September 18, 2015: Goldschmidt was nominated for a pair of Esurance MLB Awards in the categories of Best Major Leaguer and Best Everyday Player.
December 2015: Goldschmidt has been the face of the D-backs' franchise since making his Major League debut in 2011 at age 23. Now, with five seasons of experience under his belt, the first baseman is the team's veteran and elder. In light of his teams new youth movement, Goldschmidt shared his memories of his own upbringing in baseball and his thoughts on baseball's next generation.
What would you tell kids who want to play baseball? First, I think it's awesome that [MLB announced its Play Ball initiative]. There is a lot that the game of baseball can teach you, whether it's teamwork, hard work paying off or dealing with failure. You can build relationships through youth sports.
What are some of your earliest baseball memories?" I got introduced to tee-ball and fell in love with the game. Growing up, I watched the Astros almost every night. I watched the All-Star Game every year. The Home Run Derby at Fenway, in particular, sticks out to me," Paul said.
Tell us about your approach when you were younger. "Honestly, I just tried to go out there and play the best I could and help whatever team I was on win. I tried to get better every day. And if I got the opportunity, which fortunately I did, I tried to take advantage of it. I didn't really worry about what anyone else was doing. I'm just lucky that the Diamondbacks gave me the opportunity to play."
Can you describe what it's like to have young ballplayers look up to you?
"I know that I am a role model to a lot of kids—and not just me, but every Major Leaguer. I make plenty of mistakes on a daily basis and there are things I wish I could take back, but it's always in the back of my mind. Kids are going to emulate their favorite players, so you want to set a good example for them." (A Duffy-Davis - MLB.com - December 22, 2015)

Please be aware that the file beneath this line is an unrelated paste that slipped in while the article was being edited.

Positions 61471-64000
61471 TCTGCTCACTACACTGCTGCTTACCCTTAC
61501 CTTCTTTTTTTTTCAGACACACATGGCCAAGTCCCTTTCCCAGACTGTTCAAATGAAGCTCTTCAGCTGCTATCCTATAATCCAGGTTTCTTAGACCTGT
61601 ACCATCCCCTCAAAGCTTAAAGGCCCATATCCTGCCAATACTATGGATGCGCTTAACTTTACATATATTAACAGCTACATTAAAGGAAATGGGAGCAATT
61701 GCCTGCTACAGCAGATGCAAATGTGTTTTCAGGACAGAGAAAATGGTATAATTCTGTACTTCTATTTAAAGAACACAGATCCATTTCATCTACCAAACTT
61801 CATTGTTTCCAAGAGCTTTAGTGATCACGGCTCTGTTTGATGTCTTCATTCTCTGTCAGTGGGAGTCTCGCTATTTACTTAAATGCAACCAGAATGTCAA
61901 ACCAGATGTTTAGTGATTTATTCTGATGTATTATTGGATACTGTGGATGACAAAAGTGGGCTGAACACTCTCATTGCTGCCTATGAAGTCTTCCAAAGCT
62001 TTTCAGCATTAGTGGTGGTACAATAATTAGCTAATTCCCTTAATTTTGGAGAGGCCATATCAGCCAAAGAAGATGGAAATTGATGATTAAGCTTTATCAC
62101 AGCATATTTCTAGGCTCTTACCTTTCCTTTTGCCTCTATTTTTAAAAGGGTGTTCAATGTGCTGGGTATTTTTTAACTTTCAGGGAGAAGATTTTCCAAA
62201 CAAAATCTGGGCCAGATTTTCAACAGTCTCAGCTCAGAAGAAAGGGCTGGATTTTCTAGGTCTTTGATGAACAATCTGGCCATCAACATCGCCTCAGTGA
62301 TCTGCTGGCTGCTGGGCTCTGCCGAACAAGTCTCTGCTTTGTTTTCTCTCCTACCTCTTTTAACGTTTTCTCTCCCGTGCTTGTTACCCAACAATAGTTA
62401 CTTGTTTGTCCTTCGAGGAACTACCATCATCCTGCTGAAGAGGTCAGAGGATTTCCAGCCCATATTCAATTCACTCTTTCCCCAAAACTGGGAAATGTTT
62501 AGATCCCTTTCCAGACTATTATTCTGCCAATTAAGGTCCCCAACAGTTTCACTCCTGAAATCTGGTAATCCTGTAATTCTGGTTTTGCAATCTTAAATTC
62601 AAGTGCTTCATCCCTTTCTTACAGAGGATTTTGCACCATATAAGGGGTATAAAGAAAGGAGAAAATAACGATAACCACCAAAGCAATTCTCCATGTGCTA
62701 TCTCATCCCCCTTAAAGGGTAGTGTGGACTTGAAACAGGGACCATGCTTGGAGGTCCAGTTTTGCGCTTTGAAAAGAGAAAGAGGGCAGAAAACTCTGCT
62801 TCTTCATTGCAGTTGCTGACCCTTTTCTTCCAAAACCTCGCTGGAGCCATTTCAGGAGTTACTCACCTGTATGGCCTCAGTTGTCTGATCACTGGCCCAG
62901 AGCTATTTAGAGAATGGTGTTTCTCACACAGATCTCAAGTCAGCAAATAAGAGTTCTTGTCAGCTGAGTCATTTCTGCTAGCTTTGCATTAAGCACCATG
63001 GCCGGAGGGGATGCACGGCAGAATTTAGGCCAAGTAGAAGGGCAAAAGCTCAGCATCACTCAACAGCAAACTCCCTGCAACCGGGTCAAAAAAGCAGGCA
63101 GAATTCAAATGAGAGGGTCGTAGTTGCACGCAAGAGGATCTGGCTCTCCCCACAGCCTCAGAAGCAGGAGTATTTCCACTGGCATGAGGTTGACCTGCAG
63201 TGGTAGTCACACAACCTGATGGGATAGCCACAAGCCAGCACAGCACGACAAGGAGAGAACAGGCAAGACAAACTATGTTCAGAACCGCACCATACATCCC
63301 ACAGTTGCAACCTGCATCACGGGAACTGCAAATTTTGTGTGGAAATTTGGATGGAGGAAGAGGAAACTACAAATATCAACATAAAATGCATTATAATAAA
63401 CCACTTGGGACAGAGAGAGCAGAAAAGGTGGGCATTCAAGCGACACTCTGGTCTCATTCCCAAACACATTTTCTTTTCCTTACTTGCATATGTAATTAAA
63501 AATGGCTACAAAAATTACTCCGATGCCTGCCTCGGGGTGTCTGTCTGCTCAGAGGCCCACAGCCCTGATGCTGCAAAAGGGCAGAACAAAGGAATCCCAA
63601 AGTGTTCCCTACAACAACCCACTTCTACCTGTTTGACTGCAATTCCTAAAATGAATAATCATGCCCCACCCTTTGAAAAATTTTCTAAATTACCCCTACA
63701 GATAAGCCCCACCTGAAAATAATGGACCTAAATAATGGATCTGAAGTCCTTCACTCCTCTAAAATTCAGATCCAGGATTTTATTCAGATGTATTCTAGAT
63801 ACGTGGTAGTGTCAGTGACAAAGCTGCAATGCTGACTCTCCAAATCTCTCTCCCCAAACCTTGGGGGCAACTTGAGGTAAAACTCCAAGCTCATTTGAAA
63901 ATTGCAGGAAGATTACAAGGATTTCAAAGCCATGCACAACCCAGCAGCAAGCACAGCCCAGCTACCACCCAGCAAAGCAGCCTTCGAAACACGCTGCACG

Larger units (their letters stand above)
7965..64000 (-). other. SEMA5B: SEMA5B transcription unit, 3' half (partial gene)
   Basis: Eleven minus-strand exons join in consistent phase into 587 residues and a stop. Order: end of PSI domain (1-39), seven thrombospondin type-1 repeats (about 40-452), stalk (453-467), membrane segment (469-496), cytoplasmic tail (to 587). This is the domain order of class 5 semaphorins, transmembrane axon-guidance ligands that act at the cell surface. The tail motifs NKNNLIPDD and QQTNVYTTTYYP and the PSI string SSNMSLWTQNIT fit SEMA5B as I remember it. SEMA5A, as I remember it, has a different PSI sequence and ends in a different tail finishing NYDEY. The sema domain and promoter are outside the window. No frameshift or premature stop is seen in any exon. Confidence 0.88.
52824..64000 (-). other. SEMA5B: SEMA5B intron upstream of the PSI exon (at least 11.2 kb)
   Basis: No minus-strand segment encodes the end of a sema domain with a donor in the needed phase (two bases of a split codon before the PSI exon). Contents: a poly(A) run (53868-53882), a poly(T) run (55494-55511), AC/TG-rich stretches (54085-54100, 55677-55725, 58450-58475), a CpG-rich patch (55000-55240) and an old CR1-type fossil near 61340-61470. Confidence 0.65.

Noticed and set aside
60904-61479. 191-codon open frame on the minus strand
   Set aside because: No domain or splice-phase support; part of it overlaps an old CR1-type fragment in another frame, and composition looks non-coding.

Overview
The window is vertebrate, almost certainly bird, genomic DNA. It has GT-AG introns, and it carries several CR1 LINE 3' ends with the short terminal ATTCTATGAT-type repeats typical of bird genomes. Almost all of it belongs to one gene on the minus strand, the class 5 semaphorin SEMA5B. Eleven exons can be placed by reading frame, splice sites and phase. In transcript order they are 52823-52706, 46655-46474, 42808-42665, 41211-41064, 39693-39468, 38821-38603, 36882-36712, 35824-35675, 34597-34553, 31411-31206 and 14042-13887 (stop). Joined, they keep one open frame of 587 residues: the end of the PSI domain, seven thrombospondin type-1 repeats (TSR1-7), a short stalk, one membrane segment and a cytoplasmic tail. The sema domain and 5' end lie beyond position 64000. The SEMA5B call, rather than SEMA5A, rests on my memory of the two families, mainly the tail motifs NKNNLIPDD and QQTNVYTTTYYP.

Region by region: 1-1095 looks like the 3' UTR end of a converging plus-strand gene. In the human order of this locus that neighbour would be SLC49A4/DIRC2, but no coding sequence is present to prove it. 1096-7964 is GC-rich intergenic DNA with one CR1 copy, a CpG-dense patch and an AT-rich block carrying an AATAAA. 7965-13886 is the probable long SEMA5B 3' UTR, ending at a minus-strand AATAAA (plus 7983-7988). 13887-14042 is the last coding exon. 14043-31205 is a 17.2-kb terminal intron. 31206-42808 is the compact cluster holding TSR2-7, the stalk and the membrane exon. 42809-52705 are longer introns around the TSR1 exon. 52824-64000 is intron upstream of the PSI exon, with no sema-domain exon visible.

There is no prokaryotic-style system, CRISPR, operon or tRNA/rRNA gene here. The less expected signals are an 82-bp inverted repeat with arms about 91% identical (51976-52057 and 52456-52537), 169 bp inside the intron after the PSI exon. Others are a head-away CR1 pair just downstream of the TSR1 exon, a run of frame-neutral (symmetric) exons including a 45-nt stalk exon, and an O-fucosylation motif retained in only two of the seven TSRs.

When he speaks to youth groups or camps, Goldschmidt tells them to have fun with whatever it is they are doing, but it's the second part of his advice that is the most powerful.
"And number two, if you work at it, that's how you get better and then you can do anything," the D-backs first baseman said. "That goes for school, music, baseball, your job, whatever it is. Only so much can come natural, but that's how you really improve, is putting in the hours trying to learn and get better."
Goldschmidt is an example of just how far hard work and a relentless focus on getting better can take you. And his story is also a cautionary tale that too often players are prejudged at a young age without acknowledging just how much they can improve over time.
D-backs catcher Chris Herrmann smiles at the recollection of playing against Goldschmidt when they were eighth-graders on Houston-area travel teams. Back then, Goldschmidt played second base and batted ninth in the lineup. Pitcher Kyle Drabek, a former first-round draft pick, grew up near Goldschmidt and played with him through high school. "He was still a good player growing up, but he was smaller, slower, more of like a contact guy, not a lot of power," Drabek said. "Once we got into high school he was about the same size, but around sophomore year he hit his growth spurt and started getting better and started playing third and first and started getting his power."
Goldschmidt, though, gained something far more important than an extra few inches between his freshman and sophomore years of high school. It was then that he began developing his work ethic, for which his father, David, deserves most of the credit. "It wasn't just about showing up," Goldschmidt said. "It was about putting in the work." Five days a week, Goldschmidt would hit the weights, run on the high school track and hit in the batting cage until his hands ached.
When his sophomore season rolled around, Goldschmidt was bigger, stronger and a little faster. The results of his work were starting to pay off, but he still had a ways to go. On a stacked varsity team, he got all of seven at-bats.